Stevenage’s Lister in UK’s top five most expensive hospital car parks
PUBLISHED: 08:30 19 February 2020
The multi-storey car park at Stevenage’s Lister Hospital is one of the most expensive hospital car parks in the UK, new data has revealed.
Lister has the fifth most expensive car park out of more than 350 hospitals in the country - charging £3.20 to park for up to one hour and £4.60 for up to two hours.
Hereford County Hospital tops the list compiled by Little Loans, charging £3.50 for one hour and £5 for two hours.
The East and North Hertfordshire NHS Trust, which runs Lister, says it doesn't seek to make a profit from parking at any of its hospital sites and that money made from car parks goes back into maintaining the parking facilities.
You may also want to watch:
On the NHS Trust's website it says: "We believe NHS money should be spent on treating patients. If we do not charge for parking, money intended for patient care will have to be used to provide and maintain parking facilities on the site."
A spokesman for the NHS trust added: "Every year more and more people come to the Lister for treatment and care. As a result, we need more staff and the demand for car parking increases. We are looking to build a second multi-storey car park to meet the needs of our patients but our funding choices are limited.
"There is no easy solution and, regrettably, we can either spend less on patient services or charge for parking. We do not make a profit from car parking, but merely fund the service without cutting back on patient services.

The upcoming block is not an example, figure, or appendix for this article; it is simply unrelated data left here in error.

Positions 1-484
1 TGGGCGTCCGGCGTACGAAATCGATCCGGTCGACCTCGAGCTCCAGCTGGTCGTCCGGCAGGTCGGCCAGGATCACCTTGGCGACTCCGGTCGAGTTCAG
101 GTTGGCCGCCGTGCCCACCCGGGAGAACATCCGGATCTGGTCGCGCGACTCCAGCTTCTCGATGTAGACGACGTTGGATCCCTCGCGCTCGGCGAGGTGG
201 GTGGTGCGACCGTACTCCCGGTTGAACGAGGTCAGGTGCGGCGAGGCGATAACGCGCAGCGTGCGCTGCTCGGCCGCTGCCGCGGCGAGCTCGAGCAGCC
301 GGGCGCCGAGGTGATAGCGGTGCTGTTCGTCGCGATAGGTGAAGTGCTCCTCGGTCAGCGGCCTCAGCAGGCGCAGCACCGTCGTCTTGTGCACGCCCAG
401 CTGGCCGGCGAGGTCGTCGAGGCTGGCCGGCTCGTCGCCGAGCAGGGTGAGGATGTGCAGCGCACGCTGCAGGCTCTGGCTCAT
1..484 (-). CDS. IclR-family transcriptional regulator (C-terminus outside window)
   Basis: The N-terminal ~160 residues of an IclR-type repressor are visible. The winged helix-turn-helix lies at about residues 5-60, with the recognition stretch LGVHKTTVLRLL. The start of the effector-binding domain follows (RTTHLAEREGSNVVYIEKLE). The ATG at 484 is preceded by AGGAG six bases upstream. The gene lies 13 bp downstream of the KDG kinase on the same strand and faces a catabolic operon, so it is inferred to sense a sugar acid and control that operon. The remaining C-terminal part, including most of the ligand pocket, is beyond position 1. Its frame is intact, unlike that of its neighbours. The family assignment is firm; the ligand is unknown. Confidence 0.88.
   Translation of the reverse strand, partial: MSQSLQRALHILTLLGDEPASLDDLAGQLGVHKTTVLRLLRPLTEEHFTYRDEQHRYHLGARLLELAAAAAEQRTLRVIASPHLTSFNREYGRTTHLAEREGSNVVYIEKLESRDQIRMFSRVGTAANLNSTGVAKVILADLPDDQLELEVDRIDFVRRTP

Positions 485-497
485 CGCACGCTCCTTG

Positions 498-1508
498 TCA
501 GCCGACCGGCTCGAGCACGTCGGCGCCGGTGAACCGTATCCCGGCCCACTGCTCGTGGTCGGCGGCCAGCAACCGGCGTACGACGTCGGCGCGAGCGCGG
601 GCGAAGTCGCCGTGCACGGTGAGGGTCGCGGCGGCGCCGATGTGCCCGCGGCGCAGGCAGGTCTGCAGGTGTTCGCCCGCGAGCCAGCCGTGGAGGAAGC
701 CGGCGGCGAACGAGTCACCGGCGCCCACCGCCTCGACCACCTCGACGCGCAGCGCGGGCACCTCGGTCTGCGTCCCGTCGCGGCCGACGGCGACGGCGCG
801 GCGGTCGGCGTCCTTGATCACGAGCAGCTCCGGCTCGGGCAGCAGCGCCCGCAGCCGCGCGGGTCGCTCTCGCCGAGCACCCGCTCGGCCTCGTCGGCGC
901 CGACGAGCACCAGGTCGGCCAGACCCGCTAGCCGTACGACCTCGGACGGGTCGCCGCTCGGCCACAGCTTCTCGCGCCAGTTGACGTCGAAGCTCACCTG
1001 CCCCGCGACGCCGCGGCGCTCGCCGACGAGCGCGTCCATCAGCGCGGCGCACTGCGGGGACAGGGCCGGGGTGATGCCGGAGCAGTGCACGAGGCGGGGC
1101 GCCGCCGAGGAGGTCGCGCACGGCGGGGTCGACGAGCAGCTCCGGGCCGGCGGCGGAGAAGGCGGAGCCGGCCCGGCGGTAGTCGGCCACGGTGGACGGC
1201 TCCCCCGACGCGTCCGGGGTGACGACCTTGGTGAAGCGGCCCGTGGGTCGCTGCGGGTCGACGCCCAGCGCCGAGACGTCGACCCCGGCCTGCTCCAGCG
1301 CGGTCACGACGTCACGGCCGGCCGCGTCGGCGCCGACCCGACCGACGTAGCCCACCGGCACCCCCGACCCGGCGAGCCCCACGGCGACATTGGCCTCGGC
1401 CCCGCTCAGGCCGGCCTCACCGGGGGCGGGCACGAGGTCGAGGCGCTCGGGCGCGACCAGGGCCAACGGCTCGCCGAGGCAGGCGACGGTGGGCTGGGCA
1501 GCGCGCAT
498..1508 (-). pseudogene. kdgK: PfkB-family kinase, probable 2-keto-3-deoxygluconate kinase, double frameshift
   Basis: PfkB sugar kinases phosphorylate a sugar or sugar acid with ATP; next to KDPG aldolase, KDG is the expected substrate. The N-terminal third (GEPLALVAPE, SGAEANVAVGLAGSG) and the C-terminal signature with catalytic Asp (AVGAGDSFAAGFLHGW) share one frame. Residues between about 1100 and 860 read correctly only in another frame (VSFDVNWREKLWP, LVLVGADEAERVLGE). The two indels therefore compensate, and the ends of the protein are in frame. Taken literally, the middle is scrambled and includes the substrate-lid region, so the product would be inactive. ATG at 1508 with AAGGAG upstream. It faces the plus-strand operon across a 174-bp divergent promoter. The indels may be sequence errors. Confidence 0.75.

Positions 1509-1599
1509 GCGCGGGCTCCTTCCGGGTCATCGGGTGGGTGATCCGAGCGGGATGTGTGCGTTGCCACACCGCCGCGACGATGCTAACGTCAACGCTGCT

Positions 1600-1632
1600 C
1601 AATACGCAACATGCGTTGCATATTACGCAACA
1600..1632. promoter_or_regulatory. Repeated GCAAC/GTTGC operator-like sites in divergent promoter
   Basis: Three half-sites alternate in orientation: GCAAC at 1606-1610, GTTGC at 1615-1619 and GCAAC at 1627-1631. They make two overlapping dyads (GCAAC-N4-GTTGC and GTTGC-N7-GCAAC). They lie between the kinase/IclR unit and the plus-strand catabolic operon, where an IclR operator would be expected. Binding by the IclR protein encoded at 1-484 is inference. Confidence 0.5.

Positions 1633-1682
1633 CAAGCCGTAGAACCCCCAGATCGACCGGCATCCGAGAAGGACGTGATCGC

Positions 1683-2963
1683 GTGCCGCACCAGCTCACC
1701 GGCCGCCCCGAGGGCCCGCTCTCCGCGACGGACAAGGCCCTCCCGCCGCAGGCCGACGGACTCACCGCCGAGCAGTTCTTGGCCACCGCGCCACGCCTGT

"We appreciate that, for many, travelling by car is sometimes the only option. Therefore, we have concessionary car parking tickets available for people who are visiting long stay patients or who attend regular appointments - weekly £23.90, monthly £26.70 and quarterly £39.80."
In December, the government announced that from April all hospital trusts in England will be expected to provide free car parking to those disproportionately impacted by daily or hourly charges for parking, including outpatients attending regular appointments to manage long-term conditions.
Health Secretary Matt Hancock said: "Across the country those with the greatest need - such as disabled people, parents staying overnight with sick children in hospital, and NHS staff working night shifts - will no longer have to pay for parking."